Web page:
Tania Bruguera: 'In Cuba We Have Learned Our Duties Very Well but Not Our Rights'

02/06/2015 12:21 pm ET | Updated Apr 08, 2015

Tania Bruguera (14ymedio)
Tania Bruguera (14ymedio)

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14ymedio, Yoani Sanchez, Havana, 4 February 2015 - This coming February 22 Tania Bruguera should be in Madrid to present one of her works at the ARCO International Contemporary Art Fair, but she knows she isn't going to make it. Trapped by Cuban justice since last December 30, when she was arrested during her performance #YoTambienExijo (I Too Demand), the artist remains in Havana hoping to resolve her legal situation. We talked with her about this, her artivism, and the future of Cuba.

Sanchéz. What is your current legal and immigration situation?

Bruguera. I am waiting for a prosecutor to reduce the charges against me. I have been advised by several attorneys, such as Laritza Diversent from Cubalex, and also René Gómez Manzano, from Corriente Agramontista [both independent legal groups]. They have told me that in this case there are at least three possible outcomes: one is the dismissal of the case, which could be temporary or permanent. Another is that they could impose an administrative measure, which carries a fine. The detail with this option is that I would have to recognize my guilt and accept the charges and accusations they've made against me, and I don't think this variation is just. The third possibility is that it will be taken to trial, although that seems unlikely to me.

Sanchéz. You are trapped in the intricate mechanisms of Cuban justice...

Bruguera. Throughout this process, I've come to realize that there is a very strong vulnerability for citizens who find themselves in similar situations. For example, it has been very difficult for me to find a lawyer who wants to take on my defense. They only allow attorneys "in the system" to represent a defendant, so the independent lawyers can advise me but they can't represent me.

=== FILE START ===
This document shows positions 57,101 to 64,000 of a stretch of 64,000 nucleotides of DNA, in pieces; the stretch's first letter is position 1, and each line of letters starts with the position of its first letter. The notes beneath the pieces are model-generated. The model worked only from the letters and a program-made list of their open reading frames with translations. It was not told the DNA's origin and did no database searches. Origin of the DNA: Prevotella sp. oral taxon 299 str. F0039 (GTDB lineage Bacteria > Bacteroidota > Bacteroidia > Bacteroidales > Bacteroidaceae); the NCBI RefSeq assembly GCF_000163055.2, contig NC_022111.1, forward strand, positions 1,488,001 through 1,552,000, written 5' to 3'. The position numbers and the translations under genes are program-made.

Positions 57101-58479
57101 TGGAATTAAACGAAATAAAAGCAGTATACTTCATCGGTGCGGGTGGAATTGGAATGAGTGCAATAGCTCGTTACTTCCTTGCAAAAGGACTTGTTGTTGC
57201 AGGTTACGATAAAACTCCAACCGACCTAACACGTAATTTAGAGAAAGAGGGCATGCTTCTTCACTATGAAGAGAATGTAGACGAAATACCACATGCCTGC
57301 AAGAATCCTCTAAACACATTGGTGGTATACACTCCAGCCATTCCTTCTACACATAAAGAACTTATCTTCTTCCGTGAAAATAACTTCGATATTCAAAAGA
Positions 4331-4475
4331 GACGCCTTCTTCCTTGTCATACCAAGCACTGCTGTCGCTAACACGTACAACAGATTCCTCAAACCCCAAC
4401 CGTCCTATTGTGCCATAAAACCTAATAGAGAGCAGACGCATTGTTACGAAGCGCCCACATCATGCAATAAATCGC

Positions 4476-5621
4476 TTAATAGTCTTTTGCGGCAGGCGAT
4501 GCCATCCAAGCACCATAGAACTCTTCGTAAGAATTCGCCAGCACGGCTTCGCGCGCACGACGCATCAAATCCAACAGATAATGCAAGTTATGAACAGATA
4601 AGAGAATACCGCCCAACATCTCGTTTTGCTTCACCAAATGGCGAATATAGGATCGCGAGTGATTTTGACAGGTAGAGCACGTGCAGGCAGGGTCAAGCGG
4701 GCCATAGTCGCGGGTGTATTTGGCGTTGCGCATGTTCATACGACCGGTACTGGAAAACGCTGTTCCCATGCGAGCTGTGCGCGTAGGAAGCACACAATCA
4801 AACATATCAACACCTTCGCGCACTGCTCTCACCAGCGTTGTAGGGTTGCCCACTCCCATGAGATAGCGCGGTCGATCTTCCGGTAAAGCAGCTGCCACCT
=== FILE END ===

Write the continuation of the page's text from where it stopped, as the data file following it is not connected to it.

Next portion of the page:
The few who have agreed to represent me have warned me, as of now, that the solution is to accept everything because the situation is over and to try not to go to trial, because the day that we get in front of a court, the sentence will have been decided before the first word is said. We will have lost before we start the defense.

Sanchéz. Among the worst nightmares of many Cuban emigrants is that of visiting the island and then their not letting you leave. Do you experience this?

Bruguera. For me it's the opposite. My nightmare is that they let me leave but they don't let me return. Indeed, if tomorrow they return my passport, which they confiscated, I will not go. I need to be completely sure that there will be no bitter surprises like not being able to return.

Beyond that, what I have experienced in the last weeks has changed my life. I will never stop being an artist, but maybe now I have to be here. They have to understand that they cannot throw out of the country everyone who bothers them.

Sanchéz. Can you say Tatlin's Whisper # 6, both in its first version in Cuba in 2009 as well as in this attempt now, is it a work that has marked your life?

Bruguera. The performance of December 30 had its antecedent in Tatlin's Whisper #6 realized in 2009 at the Wilfredo Lam Center, which also profoundly marked my professional life. I didn't know at first, because it wasn't public, but I was banned from exhibiting in Cuba.

I began to realize it because no one called me to explain here, which I assume was because they were trying to protect... something natural in the system. However, the same people who censored me at the time a posteriori, and who are censoring me now, want to use the realization of that performance as an example of tolerance... and it wasn't.

Sanchéz. Why do you think that at that time it was possible to open the microphones to the public?

Bruguera. What happened at that opportunity at the Wilfredo Lam Center was because of the particular conditions that came together. It was during the Havana Biennial, a space which in itself is more tolerant, there were a lot of press and foreigners present, I was the guest of Guillermo Gómez Peña, the special guest of the Biennial, plus it was within an art space with an audience the majority of whom are intellectuals. Afterwards, there indeed was a punishment.